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|Harper, Steven C.
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|Book of Mormon Central
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The Doctrine and Covenants is a problem solver. Every section in it resolves a problem or a dilemma. Joseph Smith learned as a youth that when he had a dilemma he could not resolve, he could ask God in faith and be answered, not upbraided (Joseph Smith—History, 1:10–19).
In the case of Doctrine and Covenants section 1, the problem was how to preface the Book of Commandments. By November 1831, Joseph had dictated dozens of revelation texts. John Whitmer had hand-copied many of them into the Book of Commandments and Revelations. The missionaries and their converts needed copies, so Joseph gathered a group of elders at the Johnson home in Hiram, Ohio, and together they determined to publish the revelations in a book: the Book of Commandments.
Every book needs a preface to guide readers and tell them what the author intends. A committee of the Church’s best writers drafted a preface for the book, but it was not suited to the task of introducing the Lord’s latter-day revelations. The Lord then revealed what he called “my preface to the book of my commandments” (D&C 1:6, emphasis added). Joseph sat down near a window and dictated the words slowly as Sidney Rigdon wrote them down.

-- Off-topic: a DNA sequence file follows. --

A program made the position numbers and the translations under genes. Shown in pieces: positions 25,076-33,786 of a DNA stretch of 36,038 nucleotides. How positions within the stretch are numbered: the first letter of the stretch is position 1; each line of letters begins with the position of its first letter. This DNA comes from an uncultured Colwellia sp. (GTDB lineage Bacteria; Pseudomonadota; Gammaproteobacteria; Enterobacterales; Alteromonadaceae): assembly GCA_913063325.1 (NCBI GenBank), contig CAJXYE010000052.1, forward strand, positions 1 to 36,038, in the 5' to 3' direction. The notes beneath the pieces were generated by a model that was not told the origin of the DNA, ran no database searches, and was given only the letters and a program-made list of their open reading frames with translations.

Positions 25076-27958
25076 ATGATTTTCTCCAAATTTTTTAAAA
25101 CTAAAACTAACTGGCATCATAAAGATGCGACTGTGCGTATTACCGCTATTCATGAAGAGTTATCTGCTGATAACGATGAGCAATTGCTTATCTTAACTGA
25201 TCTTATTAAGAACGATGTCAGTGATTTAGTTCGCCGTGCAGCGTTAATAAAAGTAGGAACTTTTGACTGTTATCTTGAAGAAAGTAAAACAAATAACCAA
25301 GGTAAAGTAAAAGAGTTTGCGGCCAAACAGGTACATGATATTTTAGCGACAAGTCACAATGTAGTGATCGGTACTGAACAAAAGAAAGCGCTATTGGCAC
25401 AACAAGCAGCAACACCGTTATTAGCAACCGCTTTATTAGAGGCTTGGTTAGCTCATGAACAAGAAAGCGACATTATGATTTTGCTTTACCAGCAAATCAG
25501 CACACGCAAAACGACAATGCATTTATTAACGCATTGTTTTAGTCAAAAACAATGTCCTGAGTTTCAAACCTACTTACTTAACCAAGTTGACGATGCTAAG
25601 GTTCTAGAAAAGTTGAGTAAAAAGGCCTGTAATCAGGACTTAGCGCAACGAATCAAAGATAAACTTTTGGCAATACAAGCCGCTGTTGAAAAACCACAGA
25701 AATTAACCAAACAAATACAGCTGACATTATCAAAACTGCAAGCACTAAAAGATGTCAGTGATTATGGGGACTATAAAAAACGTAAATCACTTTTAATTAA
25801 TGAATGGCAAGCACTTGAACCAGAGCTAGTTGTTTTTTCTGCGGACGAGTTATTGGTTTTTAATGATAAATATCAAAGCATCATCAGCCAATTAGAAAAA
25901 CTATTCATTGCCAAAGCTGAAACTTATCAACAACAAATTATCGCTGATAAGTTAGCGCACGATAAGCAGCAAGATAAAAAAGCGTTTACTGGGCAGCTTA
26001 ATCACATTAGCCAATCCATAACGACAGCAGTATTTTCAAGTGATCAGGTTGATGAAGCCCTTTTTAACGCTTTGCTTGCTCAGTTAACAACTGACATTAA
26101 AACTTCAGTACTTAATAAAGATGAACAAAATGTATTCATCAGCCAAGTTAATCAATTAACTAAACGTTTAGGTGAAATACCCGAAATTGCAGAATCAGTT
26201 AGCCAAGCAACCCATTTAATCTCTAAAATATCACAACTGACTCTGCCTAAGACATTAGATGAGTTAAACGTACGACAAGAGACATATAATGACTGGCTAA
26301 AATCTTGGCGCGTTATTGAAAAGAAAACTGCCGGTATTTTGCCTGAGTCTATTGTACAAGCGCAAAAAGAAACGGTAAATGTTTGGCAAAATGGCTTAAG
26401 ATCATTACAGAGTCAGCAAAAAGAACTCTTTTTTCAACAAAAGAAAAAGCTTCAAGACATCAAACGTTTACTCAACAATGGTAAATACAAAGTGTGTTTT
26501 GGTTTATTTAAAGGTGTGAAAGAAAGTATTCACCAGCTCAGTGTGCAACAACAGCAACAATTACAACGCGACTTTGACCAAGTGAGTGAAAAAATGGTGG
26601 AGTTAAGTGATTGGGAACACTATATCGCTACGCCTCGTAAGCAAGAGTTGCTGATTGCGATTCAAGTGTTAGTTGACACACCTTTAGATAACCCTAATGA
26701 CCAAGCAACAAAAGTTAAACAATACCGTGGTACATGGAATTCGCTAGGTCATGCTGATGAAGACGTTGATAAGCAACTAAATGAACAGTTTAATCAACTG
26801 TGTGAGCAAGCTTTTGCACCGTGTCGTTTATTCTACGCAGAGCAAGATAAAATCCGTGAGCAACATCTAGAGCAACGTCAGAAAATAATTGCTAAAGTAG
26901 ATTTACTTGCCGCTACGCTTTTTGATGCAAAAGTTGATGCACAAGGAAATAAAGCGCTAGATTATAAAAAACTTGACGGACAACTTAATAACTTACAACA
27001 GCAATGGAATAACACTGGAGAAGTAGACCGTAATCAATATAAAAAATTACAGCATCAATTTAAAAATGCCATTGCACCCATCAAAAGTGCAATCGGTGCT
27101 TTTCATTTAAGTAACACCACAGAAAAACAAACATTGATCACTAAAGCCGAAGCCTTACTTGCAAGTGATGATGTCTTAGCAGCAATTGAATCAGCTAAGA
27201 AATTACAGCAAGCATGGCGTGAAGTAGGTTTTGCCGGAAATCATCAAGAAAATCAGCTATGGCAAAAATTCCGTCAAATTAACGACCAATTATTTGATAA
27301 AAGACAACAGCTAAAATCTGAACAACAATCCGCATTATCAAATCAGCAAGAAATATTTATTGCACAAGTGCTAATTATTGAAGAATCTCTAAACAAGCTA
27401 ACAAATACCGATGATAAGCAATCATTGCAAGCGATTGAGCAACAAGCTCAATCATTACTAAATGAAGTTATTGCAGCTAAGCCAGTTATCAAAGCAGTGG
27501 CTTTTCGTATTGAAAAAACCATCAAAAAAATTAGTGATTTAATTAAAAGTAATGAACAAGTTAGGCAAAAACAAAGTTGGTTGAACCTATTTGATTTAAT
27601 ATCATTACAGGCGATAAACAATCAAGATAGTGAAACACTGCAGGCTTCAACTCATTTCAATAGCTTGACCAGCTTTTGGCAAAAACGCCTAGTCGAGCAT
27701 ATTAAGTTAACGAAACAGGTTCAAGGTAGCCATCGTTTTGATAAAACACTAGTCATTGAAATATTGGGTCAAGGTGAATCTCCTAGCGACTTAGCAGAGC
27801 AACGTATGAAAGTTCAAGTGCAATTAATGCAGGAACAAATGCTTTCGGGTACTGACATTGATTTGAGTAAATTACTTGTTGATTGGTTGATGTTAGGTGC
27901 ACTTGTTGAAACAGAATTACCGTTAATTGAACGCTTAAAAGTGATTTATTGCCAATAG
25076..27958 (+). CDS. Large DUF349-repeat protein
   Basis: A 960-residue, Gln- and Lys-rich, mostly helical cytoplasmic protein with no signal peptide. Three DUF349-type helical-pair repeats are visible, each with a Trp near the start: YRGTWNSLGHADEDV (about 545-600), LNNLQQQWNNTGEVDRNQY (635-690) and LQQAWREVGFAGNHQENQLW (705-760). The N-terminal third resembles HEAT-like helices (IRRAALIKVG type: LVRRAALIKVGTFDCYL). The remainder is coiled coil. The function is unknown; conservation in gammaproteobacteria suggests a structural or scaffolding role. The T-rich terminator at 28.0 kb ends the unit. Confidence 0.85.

What does section 1 say about what the Savior intends to accomplish by giving the latter-day revelations? It tells why the Lord opened the last dispensation. He saw the consequences of broken covenants. People had “strayed from [His] ordinances” (D&C 1:15), gone off in their “own way” (v. 16), and created their own gods. Calamitous judgments were therefore inevitable and imminent. Knowing all that, the Lord desired to spare as many people as possible by inviting all to repent and return to him. He called and authorized Joseph Smith and others “that mine everlasting covenant might be established” (v. 22), the living Church of Jesus Christ restored, and His gospel taken to all people everywhere.
In Section 1 the Lord applies the ancient archetype for wickedness—Babylon—to the world of Joseph Smith and the earliest Saints. The Savior’s restored Church is the vehicle out of Babylon. The Lord is pleased with His Church and its mission, which is not the same as being pleased with its members.
Section 1 was not the Lord’s first revelation to Joseph. It belongs at the beginning of the Doctrine and Covenants because it outlines the Lord’s purposes for all the subsequent sections. When Joseph finished dictating and Sidney Rigdon finished writing, the problem was solved—the Book of Commandments now had a preface that was equal to the task of introducing the Lord’s latter-day revelations.
 “Minutes, 1–2 November 1831,” p. 15, The Joseph Smith Papers, accessed July 21, 2020. “Revelation Book 1,” p. 125, The Joseph Smith Papers, accessed July 21, 2020. Joseph “dictated by the spirit the preface found in the Book of Doctrine and Covenants while sitting by a window in the room. Sidney Rigdon wrote it down. Joseph would deliver a few sentences and Sidney would write them down, then read them aloud, and if correct, then Joseph would proceed and deliver more, and by this process the preface was given.”
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